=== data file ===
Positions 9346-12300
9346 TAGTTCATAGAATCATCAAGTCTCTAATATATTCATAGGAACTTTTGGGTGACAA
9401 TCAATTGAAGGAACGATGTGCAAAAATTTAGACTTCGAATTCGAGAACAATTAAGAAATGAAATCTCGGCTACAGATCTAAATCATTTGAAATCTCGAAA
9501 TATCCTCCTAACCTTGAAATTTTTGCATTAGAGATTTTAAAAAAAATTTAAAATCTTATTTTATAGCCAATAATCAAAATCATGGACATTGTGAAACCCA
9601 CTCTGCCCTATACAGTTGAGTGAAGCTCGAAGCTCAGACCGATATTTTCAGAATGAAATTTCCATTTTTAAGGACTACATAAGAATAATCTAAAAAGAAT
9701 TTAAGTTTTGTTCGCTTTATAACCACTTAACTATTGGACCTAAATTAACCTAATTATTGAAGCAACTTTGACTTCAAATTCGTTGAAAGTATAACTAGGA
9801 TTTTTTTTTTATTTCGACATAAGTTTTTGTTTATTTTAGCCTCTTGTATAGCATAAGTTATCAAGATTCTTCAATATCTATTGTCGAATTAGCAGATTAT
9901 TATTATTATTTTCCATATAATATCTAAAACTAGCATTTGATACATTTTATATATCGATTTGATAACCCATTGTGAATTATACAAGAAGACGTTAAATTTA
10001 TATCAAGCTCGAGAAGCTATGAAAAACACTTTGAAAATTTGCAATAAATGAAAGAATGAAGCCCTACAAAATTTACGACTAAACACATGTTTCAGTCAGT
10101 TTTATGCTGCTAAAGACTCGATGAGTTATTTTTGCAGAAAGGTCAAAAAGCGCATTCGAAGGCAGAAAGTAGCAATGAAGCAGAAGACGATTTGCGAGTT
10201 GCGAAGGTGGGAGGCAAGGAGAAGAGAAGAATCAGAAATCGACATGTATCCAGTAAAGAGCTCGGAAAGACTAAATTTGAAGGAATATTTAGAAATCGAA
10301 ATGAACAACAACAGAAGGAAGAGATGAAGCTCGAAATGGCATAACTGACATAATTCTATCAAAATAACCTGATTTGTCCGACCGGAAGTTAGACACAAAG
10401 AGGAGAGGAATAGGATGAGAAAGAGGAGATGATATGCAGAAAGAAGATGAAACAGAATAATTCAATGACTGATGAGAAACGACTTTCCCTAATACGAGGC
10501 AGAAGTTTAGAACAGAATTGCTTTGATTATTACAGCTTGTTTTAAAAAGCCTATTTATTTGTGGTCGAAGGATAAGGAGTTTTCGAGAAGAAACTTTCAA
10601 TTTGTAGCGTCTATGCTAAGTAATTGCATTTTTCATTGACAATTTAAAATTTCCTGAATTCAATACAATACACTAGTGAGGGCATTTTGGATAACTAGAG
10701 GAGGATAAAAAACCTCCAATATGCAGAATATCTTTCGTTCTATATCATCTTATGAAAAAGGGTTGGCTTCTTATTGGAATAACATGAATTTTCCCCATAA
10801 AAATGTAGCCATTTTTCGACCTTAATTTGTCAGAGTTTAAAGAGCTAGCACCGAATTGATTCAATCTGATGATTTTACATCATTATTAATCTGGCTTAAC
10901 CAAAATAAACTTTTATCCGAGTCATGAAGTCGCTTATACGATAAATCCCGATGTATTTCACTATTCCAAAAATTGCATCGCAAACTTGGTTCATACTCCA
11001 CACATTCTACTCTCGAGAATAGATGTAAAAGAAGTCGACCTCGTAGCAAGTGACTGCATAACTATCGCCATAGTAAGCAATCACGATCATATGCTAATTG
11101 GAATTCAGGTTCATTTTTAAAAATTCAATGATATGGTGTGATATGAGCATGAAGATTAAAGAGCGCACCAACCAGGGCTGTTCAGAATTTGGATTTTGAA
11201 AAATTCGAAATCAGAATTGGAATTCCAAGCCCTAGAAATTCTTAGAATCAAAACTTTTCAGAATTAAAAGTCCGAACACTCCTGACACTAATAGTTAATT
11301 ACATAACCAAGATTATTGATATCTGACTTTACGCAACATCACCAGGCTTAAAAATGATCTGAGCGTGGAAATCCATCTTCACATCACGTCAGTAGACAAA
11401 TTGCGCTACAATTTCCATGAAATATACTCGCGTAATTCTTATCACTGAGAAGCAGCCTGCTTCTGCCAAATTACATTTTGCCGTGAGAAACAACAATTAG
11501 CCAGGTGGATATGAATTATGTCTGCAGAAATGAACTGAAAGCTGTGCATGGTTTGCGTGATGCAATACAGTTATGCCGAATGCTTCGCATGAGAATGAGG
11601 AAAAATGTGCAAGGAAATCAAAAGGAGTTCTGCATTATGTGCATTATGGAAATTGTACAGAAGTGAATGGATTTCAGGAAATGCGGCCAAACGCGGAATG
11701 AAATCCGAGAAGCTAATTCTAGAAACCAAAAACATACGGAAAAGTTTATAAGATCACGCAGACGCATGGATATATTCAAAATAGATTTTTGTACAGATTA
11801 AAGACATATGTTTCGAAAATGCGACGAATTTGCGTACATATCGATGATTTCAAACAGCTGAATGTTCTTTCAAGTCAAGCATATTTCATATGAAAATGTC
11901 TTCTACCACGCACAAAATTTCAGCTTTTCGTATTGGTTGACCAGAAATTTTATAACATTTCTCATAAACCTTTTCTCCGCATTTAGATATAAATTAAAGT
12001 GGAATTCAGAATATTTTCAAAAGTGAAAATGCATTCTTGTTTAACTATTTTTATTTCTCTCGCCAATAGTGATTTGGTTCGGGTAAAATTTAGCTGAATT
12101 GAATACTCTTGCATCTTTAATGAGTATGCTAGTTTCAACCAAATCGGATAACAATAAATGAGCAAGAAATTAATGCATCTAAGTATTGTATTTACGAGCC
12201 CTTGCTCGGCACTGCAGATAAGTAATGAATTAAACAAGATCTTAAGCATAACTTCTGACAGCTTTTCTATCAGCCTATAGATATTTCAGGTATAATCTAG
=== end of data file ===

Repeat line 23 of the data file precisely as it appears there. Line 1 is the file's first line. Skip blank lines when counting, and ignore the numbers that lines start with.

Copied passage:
11401 TTGCGCTACAATTTCCATGAAATATACTCGCGTAATTCTTATCACTGAGAAGCAGCCTGCTTCTGCCAAATTACATTTTGCCGTGAGAAACAACAATTAG